These Entr’acte presentations are intended to be a conversation between the three leaders but with ample opportunities for others to join in. It should be fun and illuminating, so please join us. Copies of Christ and Culture are available in the Advent Bookstore; it is not required reading for these sessions, but some might find it helpful. This series continues through October 20.


There will be a Mass of Remembrance for June Knowles on Wednesday, October 3, at 11:00 am at the Advent. The committal will immediately follow the Mass at Cedar Grove Cemetery in Dorchester Center.  


In honor of St. Francis: October 4 is the day the Church has set to honor and give thanks for the life and witness of Saint Francis of Assisi, founder of the Order of Saint Francis, known as a lover of God’s Creation and one of our most well-known and popular saints. So in keeping with the celebration of his life and witness, we will host our annual Blessing of Animals on October 6 at 3:00 pm in the Church’s chancel.

In the morning the children will be able to enjoy a petting zoo in the garden off Moseley Hall beginning after the 9:00 am Mass. Just as Saint Francis gave thanks for all God’s creatures and truly appreciated how creation returns thanksgiving to God, so we will have the opportunity to appreciate and enjoy many of God’s creatures.


Errata: The recent mailing of the fall music brochure included information about the talks following upcoming services of Evensong & Benediction, both of which will be a part of our 175th anniversary celebration. Unfortunately, each was listed with an incorrect date. Here are the correct dates:

October 20:  “Manton Eastburn: Man of Sorrows”

November 17:  “The Holiness of Beauty: Music and the Anglo-Catholic Movement”

Additional talks on Advent history and Anglo-Catholic heritage are scheduled for 2020. More information on those to come.


One Warm Coat is a national non-profit organization that works to provide a free, warm coat to any person in need, supporting individuals, groups, companies, and organizations across the country by providing tools and resources to hold successful coat drives. Coats are distributed in the communities where they were collected, and since its inception in 1992 the organization has given away more than six million coats. We would like to host a coat drive here at the Advent as we did last year, but we need someone to take the lead and organize and direct our drive. If you’re able and willing to take on this good work, please call the parish office or speak to one of the clergy. To learn more about One Warm Coat, please go to OneWarmCoat.org.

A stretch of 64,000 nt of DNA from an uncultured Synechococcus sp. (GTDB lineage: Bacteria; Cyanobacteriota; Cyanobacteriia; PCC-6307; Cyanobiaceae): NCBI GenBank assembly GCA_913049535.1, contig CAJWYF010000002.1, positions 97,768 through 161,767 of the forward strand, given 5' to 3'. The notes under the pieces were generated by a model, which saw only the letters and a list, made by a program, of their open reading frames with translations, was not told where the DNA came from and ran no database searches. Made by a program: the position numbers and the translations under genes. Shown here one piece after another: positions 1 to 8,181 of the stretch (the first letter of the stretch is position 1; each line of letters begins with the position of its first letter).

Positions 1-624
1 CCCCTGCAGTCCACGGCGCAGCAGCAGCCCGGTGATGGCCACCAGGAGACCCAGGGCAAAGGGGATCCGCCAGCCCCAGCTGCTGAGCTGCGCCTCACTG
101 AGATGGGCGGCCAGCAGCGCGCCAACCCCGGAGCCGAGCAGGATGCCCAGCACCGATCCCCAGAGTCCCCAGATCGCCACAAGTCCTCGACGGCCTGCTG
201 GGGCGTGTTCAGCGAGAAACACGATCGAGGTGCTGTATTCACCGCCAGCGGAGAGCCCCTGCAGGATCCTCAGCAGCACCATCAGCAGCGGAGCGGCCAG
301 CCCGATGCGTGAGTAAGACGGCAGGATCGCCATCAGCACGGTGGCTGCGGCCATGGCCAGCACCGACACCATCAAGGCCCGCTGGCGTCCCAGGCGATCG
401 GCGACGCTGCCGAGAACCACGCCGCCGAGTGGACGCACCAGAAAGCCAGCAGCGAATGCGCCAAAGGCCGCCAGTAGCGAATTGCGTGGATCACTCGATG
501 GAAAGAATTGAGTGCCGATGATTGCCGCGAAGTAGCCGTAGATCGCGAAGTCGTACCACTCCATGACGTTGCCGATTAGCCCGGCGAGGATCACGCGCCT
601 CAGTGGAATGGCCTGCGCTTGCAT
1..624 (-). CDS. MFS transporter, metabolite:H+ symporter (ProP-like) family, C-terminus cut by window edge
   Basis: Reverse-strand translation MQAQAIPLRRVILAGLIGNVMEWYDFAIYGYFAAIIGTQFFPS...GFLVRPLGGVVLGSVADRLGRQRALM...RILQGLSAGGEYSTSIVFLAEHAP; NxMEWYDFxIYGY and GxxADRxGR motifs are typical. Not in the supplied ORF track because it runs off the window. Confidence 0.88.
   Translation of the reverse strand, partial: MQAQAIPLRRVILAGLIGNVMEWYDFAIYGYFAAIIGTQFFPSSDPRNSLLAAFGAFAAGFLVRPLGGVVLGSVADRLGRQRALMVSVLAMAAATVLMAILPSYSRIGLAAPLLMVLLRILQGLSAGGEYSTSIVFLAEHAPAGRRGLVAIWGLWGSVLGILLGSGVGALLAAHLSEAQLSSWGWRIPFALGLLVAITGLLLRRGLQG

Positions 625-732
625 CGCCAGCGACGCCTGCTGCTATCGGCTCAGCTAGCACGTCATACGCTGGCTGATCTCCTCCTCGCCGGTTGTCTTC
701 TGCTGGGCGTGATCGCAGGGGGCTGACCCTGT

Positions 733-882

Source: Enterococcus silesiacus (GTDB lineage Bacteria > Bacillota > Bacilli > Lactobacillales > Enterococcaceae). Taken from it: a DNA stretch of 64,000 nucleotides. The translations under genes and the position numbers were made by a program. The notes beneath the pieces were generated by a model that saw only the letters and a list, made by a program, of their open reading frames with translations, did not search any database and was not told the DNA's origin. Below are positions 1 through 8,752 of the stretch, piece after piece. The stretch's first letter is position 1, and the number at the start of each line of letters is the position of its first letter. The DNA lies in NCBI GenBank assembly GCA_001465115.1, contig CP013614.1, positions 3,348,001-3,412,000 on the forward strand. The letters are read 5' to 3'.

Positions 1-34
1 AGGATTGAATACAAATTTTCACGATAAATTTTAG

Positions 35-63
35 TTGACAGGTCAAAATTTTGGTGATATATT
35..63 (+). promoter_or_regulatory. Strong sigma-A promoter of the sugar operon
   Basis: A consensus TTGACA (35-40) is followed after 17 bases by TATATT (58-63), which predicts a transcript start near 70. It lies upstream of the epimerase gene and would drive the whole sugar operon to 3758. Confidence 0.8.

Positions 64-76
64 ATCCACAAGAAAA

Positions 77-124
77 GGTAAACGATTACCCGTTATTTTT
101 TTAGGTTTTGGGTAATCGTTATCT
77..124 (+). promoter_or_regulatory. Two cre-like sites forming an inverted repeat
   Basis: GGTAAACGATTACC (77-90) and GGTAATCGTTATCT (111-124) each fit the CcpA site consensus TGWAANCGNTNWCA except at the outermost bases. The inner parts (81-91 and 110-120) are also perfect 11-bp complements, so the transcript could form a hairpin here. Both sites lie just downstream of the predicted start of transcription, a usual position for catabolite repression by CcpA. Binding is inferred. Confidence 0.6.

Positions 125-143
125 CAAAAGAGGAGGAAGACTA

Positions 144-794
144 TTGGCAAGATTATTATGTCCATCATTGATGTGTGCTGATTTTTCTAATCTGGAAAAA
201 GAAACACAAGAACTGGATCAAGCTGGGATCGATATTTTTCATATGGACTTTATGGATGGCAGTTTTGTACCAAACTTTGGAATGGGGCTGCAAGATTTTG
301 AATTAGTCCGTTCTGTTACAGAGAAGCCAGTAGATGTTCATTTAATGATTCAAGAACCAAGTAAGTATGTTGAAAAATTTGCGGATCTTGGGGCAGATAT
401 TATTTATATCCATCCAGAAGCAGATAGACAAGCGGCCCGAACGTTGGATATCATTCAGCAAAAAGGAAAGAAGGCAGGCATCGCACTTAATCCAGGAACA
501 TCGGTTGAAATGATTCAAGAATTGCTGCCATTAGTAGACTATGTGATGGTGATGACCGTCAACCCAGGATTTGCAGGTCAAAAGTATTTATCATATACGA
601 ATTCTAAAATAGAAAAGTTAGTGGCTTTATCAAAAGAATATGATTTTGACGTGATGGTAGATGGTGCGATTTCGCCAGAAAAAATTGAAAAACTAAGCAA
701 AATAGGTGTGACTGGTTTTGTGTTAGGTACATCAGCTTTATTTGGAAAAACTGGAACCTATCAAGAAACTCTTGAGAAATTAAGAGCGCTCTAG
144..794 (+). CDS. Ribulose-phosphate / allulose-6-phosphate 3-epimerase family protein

Dear Members and Friends of the Church of the Advent:

Each year when we reach late September, the celebration of the great Feast of Saint Michael and All Angels marks a sort of unofficial start to our program year. The Church School has restarted, the Choirs are back, Entr’acte and our other education programs have begun, and programs of service such as the Community Dinner continue full speed ahead. This year we are pleased to welcome the Rev’d Canon Dr. Victor Austin as our preacher for Michaelmas. Fr. Austin presently serves as Canon Theologian to the Bishop of Dallas; many of you may be familiar with him from his previous service at St. Thomas Church in New York City. Fr. Austin will also be leading the annual Vestry Retreat the day before.

You are likely aware that the application period for the Rector Search closed in August. We should all be thankful for the extraordinary response: over thirty priests applied. This is a great reflection on the vibrancy of our Parish. The Search Committee is now carrying out the challenging—and enormously time-consuming—task of reviewing the candidates’ submissions and conducting initial phone interviews. This will be followed by in-person visits and interviews, including with the Vestry and the Bishop. I know that this process is one that is a source of both hope and anxiety in our Parish family. To borrow a line from the Archangel Gabriel: Fear Not! We are blessed with a strong pool of candidates and a committed and prayerful Search Committee that is working together guided by the Spirit. Still, much discernment remains before the process concludes. Please continue to keep the Search Committee and all of the applicants in your prayers. Please also remember that the Committee must keep the names of the applicants and the contents of its deliberations confidential at this stage, and be understanding and respectful of the fact that they cannot discuss their work outside of the Committee.